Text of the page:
How to ace your video interview

2 mins read
Young Indian Businessman Having Video Call Talking To Potential Employee

over 1 year ago

​​Use the following video interviewing tips to help you secure your next role.

There are two types of video interview

Live interviews are what you would expect – a video call with the interviewer which is very similar to a face-to-face interview, but slightly different. Some may feel more relaxed knowing that they are speaking face-to-face with a person, even if it’s only through a screen.

Pre-recorded interviews provide you with questions you must answer by recording yourself. These interviews are usually recorded with specialist software, such as Shine, and you will have a certain number of attempts to answer each question.

Check your tech

Test your microphone, camera and internet connection before you start, and make sure your device is compatible with the software your interviewer is using. Making a test call will give you piece of mind that everything is set up correctly.

In case of any unexpected audio issues, or your connection drops, ensure you have the interviewer’s contact number so that you can continue your interview over the phone. Don’t forget to fully charge your device or have it plugged in to avoid any potential disruption from a low battery.

Just as you would in a face-to-face interview, you must also check that your phone is on silent and any notifications are off.

Framing

To frame yourself well, position yourself in the centre of the screen, with the camera at eye-level, an arm’s length away. If you give the illusion of eye-contact by looking at the camera, you will seem more engaging to the interviewer. The interviewer will have a better impression of you, and will be more engaged in your answers.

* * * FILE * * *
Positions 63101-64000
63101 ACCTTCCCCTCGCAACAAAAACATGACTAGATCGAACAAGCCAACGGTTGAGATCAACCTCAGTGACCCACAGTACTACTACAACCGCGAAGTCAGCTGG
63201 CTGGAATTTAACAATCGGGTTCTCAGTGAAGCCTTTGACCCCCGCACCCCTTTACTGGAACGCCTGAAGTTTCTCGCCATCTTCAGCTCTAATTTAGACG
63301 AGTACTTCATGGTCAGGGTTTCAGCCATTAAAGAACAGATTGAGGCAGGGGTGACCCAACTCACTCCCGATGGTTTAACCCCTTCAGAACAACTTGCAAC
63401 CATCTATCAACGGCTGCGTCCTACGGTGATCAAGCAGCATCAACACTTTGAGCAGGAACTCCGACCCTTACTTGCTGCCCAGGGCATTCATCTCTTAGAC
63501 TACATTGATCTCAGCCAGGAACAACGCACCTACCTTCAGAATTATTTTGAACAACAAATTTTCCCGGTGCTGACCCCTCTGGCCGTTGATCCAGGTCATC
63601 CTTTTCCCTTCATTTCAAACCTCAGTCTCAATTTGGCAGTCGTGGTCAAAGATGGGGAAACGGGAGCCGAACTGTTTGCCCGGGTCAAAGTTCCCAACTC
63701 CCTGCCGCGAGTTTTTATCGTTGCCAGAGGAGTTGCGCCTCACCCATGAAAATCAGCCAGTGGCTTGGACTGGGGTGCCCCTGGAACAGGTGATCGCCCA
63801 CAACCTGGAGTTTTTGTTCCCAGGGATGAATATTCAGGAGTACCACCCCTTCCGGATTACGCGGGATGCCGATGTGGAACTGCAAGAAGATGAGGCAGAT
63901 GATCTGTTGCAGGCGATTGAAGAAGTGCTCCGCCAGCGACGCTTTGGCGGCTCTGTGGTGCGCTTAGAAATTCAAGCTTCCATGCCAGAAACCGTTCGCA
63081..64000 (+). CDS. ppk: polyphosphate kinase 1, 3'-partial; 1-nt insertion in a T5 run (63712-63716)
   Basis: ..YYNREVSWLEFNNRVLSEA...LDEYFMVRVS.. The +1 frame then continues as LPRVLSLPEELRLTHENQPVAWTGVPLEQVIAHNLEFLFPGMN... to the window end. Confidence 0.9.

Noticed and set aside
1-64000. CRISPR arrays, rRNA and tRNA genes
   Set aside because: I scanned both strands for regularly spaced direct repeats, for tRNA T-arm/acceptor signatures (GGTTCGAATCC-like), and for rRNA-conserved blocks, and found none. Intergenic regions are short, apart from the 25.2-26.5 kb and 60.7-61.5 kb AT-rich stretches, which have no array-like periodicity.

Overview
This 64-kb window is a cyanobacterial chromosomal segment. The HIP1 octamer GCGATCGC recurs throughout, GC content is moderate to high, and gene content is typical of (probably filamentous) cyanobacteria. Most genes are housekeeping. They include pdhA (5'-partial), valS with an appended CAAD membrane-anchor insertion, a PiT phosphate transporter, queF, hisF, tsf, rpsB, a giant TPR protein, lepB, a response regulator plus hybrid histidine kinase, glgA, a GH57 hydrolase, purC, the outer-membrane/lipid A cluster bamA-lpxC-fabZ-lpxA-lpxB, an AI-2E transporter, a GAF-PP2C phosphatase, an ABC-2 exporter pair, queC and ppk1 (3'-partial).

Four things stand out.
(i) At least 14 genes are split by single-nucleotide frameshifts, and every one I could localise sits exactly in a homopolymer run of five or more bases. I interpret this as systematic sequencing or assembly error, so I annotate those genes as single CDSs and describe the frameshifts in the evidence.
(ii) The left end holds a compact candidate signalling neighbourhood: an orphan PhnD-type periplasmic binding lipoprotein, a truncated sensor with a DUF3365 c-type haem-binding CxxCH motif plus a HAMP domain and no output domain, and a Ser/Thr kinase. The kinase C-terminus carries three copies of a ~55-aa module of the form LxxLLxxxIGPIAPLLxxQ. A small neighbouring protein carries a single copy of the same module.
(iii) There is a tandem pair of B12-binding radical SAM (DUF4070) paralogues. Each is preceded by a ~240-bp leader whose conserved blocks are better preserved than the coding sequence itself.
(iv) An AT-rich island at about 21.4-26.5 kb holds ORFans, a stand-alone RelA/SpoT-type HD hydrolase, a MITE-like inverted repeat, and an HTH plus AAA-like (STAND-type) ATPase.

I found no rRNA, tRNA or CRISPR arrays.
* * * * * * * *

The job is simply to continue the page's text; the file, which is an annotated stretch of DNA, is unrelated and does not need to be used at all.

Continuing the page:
It is most important to choose a location where you won’t be disturbed and are least likely to pick up noise from your surroundings. Choose a space which is not too dark or too bright and remove anything from behind you that you wouldn’t want your employer to see, such as dirty clothes.

Body language and appearance

Be as professional as possible, both in how you dress and in your body language – remember that this is your potential employer. Even if the interviewer can’t see all of you, dressing well will put you in the right mindset for a job interview and you will make a much better impression.

Other than your facial expression and hand gestures, your non-verbal communication is limited, so it will be more difficult for the interviewer to pick up positive body language. Ensure you don’t fidget too much, avoid covering your mouth, and make sure to smile.

Our YouTube channel has a fantastic series of interviewing advice videos detailing the dos and don’ts for candidates.

If you’re looking for a new career opportunity, contact your local office via email or over the phone.

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Hiring fraud is an insidious practice that undermines trust and poses significant financial and reputational risks for businesses. As employers strive to find the right talent, they must remain vigilant against fraudulent activities that can tarnish their operations and brand integrity.